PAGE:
Confession: My friend Kim and I once put ½ a cup of salt into a cake batter instead of ½ a teaspoon. The batter never made it in the oven. Later that night I broke my collarbone by running into a door, so I tend to think it was just an off night.
Yet time and time again, my baking skills prove inadequate. Sure, I haven’t mistaken ½ a teaspoon for ½ a cup again (that is not a mistake you make twice), but I certainly have had my fair share of culinary disasters. Let’s examine last night, shall we?
A childhood friend of mine, Sara Stewart, writes a very fun foodie blog: Nourish and Flourish. Her latest post includes a picture of delectable looking chocolate-chip peanut butter cookies and a link to this recipe. The PB&C combination is one of my all-time faves, and the web reviews of the cookies were so good, that I set out to bake my own batch. For someone with the kitchen skills of a four year old, this was quite an ambitious undertaking.
Here’s the thing – the cookies are flourless. Now I am 100% behind flour products. But the picture just looked sooo good, why not give gluten-free a try? Not to mention the recipe was insanely easy. Only 3 ingredients! (4 when you add chocolate chips). How is it possible to screw up a recipe with 3 ingredients? Well let me ask you this: How is it possible to mistake ½ a teaspoon with ½ a cup? It just is. Especially when you’re me.
I mixed the ingredients together, popped the cookie sheet in the oven, and waited. And waited. And waited. The cookies failed to cook. At least in appearance. Sure there was a slight burning smell wafting from the oven, but they were still mushy and looked NOTHING like the picture on Sara’s blog. My mother kindly reminded me that a flourless cookie would not look like a regular cookie. Touché. But why did Sara’s look so fluffy and, well… edible? I eventually removed the cookies from the oven and inserted the 2nd round. Maybe this would go better.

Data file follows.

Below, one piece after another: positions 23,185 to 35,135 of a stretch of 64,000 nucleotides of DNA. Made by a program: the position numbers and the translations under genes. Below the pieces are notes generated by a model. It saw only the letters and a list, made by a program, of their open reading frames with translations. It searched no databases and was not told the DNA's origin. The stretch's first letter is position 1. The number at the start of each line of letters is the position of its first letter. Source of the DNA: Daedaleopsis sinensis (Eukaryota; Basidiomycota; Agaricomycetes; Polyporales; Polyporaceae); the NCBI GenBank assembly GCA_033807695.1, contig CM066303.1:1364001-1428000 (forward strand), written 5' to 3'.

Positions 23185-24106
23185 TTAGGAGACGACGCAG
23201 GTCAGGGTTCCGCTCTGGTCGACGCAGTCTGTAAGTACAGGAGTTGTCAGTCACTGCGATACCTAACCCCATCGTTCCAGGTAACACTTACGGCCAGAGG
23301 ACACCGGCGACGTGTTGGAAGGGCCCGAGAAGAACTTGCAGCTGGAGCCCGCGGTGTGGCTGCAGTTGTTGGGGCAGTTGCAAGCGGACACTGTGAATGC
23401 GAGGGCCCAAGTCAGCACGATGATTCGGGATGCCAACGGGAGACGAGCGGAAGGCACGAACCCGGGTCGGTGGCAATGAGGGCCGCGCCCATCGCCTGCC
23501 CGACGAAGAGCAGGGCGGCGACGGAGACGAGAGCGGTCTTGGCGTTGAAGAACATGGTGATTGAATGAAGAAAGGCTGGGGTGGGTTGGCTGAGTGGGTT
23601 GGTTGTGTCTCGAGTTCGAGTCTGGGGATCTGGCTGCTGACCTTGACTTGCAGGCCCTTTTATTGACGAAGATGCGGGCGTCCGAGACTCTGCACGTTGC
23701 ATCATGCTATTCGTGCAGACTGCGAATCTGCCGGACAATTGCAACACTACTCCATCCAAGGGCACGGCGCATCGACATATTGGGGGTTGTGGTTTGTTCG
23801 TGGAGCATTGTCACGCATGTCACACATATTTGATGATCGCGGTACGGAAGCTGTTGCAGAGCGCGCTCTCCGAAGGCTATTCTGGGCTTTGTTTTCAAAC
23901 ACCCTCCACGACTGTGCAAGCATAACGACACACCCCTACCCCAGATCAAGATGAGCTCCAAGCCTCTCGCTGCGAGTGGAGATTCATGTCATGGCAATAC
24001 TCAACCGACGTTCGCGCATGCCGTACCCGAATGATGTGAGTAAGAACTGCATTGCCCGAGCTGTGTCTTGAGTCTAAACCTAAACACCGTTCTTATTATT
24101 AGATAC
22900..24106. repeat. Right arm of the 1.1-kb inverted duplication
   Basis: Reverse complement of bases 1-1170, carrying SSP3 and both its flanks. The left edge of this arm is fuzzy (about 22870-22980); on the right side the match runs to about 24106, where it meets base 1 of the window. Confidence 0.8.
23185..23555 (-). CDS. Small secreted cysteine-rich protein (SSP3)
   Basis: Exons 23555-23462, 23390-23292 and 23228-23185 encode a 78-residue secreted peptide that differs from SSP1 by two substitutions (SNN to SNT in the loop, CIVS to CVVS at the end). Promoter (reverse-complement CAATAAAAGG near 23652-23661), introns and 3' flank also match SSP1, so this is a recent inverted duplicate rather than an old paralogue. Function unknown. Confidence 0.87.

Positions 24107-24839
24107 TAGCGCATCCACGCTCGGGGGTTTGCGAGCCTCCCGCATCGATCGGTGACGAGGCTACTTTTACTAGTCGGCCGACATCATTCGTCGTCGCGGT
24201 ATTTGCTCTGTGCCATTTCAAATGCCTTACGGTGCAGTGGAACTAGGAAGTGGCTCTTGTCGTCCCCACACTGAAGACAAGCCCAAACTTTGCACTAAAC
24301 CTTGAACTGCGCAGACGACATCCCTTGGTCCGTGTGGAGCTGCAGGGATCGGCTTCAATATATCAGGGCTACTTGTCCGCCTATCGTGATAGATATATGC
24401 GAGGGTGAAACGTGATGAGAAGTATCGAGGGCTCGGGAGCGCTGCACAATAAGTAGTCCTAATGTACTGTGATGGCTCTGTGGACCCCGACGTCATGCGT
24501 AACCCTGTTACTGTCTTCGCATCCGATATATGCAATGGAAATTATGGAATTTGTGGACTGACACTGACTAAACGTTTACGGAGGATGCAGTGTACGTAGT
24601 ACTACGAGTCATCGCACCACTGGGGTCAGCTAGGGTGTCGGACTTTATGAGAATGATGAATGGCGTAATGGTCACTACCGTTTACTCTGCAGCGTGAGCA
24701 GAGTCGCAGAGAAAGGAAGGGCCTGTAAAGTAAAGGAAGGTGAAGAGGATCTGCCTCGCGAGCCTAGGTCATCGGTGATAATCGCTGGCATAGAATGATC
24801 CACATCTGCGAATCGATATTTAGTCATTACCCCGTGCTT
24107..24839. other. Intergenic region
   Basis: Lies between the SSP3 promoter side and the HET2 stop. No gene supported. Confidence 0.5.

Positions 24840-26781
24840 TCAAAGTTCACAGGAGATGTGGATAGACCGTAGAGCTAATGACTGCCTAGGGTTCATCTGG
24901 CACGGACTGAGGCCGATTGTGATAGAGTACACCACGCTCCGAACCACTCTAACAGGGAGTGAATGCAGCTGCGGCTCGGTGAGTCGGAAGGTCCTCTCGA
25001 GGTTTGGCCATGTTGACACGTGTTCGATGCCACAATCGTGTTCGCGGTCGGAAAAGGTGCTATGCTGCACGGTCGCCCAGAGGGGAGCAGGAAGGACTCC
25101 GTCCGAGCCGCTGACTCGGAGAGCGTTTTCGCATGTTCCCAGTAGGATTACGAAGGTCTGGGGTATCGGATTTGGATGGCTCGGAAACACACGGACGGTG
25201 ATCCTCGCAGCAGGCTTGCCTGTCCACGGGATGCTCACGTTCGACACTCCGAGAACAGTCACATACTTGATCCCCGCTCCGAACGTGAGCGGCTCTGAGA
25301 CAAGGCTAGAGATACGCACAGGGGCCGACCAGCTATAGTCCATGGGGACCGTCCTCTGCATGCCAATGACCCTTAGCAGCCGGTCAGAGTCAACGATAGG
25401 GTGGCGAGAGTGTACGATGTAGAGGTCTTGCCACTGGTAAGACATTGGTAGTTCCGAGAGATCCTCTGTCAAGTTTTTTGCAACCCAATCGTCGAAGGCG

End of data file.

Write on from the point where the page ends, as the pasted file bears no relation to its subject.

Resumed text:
No luck. How is it possible that one cookie can turn out perfectly golden, but the cookie placed immediately next to in on the baking sheet is burnt to a crisp? Apparently my baking is so bad it inexplicably defies the laws of nature.
As if maybe-maybe not overcooking the cookies wasn’t embarrassing enough, while transferring them to a cooling rack they either a) completely crumbled to bits or b) refused to budge from the baking sheet.
The below images showcase how the final version looks just plain wrong and the remains of the batch after I unsuccessfully tried to scrape them off the sheet.
My father wouldn’t even deign to taste these abominations I called cookies. My mother shrugged her shoulders saying, “Eh. They’re a little dry,” while fighting back tears of disappointment at her baking-challenged daughter. My 23-year-old brother, a human vacuum cleaner, rated them a meager “Okay”. It was a huge blow to my domestic ego.
So distraught was I over this pathetic outcome, I actually emailed Sara asking if the photo she had posted that had inspired this whole endeavor was a stock image or actually what her flourless peanut butter cookies looked like.
Her very prompt response went something like this: Yes, the picture was a stock image (Hooray! Maybe I’m not a total failure!) but was an image that very closely resembled her actual cookies, used only because her original photo did not turn out (I take it back, I am a total failure). She then very sweetly encouraged me to try again. Not likely. However I highly recommend her chocolate peanut butter bars – no baking required! – that I have made and successfully not screwed up. Those I will make again.
The upside to this complete baking blunder is that I, being pregnant, will eat almost anything, so at least they won’t go to waste. In the meantime, if you have any flour-included recipes of just about anything you think I should try, please send them my way. I desperately need to hone my domestic skills.Read More